Noller, professor emeritus of molecular, cell, and developmental biology, recently received the 2017 Breakthrough Prize in Life Sciences for his discoveries about ribosomes, the tiny structures of the cell that Noller calls the “mothership of life.” His insights are taking us right to the brink of understanding the very origins of life on the planet.

        From his unexpected discovery of the role RNA plays in the functioning of the ribosome has grown the world’s premier center for RNA research. The 16 research labs that comprise the UC Santa Cruz Center of Molecular Biology of RNA are forging new discoveries in the treatment of diseases like rheumatoid arthritis and cancer and developing new technological tools to advance the sciences.

        Noller will be joined on stage by three Center researchers, Jeremy Sanford, Susan Carpenter, and Daniel Kim, who will discuss their work in the frontiers of molecular biology and the implications of RNA research on treating diseases and saving lives.

        Silicon Valley Capital Club
        50 W San Fernando Street, San Jose

        View the lecture

      • May 16
        Mark Akeson

        Mark Akeson: Sequencing DNA from Remote Villages to the Space Station: The Nanopore Revolution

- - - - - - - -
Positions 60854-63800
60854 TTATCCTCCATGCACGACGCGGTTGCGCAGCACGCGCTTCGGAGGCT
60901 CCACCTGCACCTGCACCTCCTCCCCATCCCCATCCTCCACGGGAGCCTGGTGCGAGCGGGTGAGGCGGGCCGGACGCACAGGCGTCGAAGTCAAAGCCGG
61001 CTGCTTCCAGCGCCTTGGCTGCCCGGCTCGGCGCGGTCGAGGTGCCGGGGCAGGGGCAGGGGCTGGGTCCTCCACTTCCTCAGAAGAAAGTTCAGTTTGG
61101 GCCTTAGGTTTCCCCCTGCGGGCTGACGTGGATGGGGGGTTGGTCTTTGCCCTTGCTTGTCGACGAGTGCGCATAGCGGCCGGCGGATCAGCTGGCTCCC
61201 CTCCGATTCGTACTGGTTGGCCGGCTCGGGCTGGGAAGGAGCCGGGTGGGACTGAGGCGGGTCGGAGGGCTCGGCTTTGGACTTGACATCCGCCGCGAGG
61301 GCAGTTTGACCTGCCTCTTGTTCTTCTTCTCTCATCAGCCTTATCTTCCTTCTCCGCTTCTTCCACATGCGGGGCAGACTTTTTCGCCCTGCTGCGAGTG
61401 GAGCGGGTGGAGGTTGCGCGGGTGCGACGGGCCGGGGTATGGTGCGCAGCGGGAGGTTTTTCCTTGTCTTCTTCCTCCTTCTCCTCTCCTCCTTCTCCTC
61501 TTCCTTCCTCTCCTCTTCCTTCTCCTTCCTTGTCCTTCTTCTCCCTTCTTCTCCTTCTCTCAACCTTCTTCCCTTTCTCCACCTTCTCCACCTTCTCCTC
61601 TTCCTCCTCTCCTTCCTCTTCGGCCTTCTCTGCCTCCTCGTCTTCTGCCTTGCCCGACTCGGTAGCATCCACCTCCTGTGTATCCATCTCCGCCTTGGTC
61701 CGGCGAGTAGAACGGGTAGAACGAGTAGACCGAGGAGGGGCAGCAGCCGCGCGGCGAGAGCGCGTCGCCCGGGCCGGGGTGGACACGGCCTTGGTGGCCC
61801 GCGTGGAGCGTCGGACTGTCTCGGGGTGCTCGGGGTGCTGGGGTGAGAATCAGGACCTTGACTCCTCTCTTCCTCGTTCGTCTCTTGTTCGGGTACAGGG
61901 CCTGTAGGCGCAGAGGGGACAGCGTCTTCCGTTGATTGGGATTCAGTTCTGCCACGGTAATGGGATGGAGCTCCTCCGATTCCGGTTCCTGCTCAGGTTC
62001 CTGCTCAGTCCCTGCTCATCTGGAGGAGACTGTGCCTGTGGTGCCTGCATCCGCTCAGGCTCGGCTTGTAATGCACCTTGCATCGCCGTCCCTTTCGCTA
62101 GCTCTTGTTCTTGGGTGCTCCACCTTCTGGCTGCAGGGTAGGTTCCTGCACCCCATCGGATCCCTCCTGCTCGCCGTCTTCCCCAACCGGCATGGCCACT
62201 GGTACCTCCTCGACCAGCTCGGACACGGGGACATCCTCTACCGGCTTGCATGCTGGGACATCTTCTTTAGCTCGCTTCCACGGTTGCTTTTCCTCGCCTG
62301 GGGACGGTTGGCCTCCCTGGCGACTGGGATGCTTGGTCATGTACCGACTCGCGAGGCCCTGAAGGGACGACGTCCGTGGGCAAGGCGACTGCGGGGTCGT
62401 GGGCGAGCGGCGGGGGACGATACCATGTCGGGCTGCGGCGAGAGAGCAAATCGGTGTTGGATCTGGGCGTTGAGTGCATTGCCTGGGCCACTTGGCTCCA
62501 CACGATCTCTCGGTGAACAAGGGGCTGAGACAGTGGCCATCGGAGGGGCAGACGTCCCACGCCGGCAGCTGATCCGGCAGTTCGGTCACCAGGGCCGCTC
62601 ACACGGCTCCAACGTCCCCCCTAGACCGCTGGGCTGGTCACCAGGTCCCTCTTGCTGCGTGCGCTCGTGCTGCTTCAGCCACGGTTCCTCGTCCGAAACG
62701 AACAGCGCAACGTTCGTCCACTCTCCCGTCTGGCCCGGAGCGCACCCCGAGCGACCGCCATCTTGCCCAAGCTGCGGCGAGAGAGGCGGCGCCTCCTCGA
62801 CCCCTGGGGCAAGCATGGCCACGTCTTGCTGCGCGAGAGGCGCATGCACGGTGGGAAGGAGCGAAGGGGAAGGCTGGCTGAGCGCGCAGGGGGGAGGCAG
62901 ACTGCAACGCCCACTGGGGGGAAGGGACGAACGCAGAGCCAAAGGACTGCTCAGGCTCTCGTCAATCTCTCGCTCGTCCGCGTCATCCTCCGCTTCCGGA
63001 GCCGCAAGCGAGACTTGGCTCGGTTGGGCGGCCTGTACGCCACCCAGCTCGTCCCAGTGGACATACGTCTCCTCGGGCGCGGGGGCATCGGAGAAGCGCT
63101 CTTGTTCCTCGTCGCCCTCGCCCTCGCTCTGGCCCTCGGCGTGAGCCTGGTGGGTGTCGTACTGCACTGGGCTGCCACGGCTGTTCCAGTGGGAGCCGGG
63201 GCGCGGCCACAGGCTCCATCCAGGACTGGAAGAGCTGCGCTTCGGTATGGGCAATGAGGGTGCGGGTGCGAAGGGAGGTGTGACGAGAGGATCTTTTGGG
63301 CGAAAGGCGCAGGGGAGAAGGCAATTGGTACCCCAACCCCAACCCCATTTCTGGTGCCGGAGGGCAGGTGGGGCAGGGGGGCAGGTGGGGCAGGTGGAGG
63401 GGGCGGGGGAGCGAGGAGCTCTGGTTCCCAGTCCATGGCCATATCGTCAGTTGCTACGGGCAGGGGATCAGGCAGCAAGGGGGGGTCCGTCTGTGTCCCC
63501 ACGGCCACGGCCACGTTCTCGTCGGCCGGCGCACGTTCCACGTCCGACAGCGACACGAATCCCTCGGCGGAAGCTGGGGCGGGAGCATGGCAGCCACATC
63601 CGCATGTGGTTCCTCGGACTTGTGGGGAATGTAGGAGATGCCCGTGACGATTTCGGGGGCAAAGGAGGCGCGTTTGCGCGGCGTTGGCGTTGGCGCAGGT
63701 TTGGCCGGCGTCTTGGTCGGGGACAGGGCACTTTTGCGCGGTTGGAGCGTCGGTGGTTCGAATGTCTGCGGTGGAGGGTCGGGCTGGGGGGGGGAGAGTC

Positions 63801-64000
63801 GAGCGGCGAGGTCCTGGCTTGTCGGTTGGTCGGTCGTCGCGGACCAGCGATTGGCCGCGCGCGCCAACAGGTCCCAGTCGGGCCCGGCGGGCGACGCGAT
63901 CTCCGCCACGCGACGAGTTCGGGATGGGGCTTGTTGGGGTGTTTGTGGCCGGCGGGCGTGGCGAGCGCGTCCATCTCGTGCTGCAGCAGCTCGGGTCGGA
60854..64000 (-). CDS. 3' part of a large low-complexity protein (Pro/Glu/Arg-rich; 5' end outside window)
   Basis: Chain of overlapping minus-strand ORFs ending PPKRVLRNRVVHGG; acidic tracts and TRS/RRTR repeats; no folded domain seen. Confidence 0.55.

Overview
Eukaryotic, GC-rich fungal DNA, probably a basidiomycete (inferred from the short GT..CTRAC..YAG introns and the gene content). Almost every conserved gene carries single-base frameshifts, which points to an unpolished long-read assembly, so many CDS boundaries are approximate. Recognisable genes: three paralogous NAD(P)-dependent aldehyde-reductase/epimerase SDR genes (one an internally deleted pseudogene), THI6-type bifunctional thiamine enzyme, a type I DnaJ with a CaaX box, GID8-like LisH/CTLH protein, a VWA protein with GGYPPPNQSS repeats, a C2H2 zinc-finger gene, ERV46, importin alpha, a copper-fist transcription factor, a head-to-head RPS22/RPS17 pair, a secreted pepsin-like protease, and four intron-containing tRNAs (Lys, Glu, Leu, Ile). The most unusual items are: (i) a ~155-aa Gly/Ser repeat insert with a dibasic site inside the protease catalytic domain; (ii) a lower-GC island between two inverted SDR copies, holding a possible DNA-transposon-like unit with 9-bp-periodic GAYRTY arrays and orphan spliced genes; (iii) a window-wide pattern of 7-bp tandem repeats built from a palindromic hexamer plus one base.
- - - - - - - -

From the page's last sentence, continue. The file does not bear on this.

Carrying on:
Akeson is a professor of Biomolecular Engineering at UC Santa Cruz. He earned his B.A. in History from UC San Diego, and his Ph.D. in Soil Microbiology from UC Davis, then came to UCSC following a post-doctoral fellowship at the National Institutes of Health. Akeson is one of the pioneers of nanopore sequencing and leads the UC Santa Cruz nanopore group. The nanopore group has made important advances in nanopore sequencing technology by analyzing DNA molecules directly from the nucleus of eukaryotic cells. Nanopore technology brings modern genomics out of the lab and into the field—think Ebola or Zika outbreaks—with tremendous potential for human health.

        UC Santa Cruz Silicon Valley Campus
        3175 Bowers Avenue, Santa Clara

        View the lecture 

      • Mar 22
        Jonathan Fortney

        Jonathan Fortney: How Common is the Earth? The Discovery and Characterization of Rocky Planets Around Other Stars

        Fortney is an astrophysicist who focuses on understanding the structure and composition of planets in our solar system and "exoplanets" around other stars. He has been involved with NASA's Kepler spacecraft since its prime mission. He is also one of 15 principal investigators for a new NASA initiative, the Nexus for Exoplanet System Science (NExSS), which is a quest to find life on planets around other stars. Fortney is one of four new participating scientists NASA has chosen for the last phase of the Cassini Mission to Saturn, as the spacecraft dives between the planet's rings and its atmosphere to collect unprecedented data.

        UC Santa Cruz Silicon Valley Campus
        3175 Bowers Avenue, Santa Clara

        View the lecture

Each lecture will be videotaped and archived here.

Questions? Contact UC Santa Cruz Special Events or (831) 459-5003.